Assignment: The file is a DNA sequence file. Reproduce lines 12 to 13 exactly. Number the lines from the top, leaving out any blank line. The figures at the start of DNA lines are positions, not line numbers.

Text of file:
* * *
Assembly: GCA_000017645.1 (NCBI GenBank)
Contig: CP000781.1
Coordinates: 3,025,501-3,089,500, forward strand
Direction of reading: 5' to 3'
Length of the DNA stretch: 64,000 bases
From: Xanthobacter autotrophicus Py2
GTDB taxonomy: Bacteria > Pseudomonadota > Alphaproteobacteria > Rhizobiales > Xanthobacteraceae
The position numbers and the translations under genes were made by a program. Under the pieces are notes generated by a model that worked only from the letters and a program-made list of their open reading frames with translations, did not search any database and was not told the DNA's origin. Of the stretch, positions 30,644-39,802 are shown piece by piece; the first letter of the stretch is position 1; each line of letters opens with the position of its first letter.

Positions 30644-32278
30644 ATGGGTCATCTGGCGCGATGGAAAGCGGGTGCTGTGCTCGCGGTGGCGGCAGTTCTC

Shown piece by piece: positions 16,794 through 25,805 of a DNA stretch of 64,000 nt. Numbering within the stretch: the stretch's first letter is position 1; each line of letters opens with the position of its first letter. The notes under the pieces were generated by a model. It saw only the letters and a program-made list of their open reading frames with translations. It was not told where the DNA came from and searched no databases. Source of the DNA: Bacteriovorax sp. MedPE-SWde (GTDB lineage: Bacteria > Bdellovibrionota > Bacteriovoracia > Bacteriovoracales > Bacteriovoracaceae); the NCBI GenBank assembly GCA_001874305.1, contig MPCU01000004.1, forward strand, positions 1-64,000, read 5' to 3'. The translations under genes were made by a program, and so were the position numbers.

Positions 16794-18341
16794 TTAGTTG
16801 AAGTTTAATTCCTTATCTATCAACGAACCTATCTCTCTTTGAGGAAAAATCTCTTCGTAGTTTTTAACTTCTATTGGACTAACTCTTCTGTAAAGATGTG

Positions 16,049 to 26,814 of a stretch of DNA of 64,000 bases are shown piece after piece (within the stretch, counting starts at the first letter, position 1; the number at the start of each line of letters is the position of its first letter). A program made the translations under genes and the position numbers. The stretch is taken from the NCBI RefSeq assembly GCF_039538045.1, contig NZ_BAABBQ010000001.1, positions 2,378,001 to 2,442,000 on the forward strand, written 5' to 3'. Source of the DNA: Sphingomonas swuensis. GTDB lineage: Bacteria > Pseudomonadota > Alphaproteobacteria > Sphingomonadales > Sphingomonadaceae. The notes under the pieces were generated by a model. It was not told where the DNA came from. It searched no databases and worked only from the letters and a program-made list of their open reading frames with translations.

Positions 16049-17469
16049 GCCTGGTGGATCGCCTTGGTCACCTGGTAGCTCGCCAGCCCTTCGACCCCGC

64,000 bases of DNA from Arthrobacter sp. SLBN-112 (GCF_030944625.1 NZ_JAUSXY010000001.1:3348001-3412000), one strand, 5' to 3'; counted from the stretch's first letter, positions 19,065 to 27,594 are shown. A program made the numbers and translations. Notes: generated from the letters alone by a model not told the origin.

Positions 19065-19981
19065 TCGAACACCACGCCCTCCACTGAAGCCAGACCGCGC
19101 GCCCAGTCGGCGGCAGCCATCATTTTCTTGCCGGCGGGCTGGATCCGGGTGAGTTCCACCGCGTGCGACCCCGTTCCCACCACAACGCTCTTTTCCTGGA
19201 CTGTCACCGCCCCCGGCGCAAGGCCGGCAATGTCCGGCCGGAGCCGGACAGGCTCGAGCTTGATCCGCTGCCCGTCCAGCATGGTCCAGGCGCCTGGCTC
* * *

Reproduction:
Positions 16794-18341
16794 TTAGTTG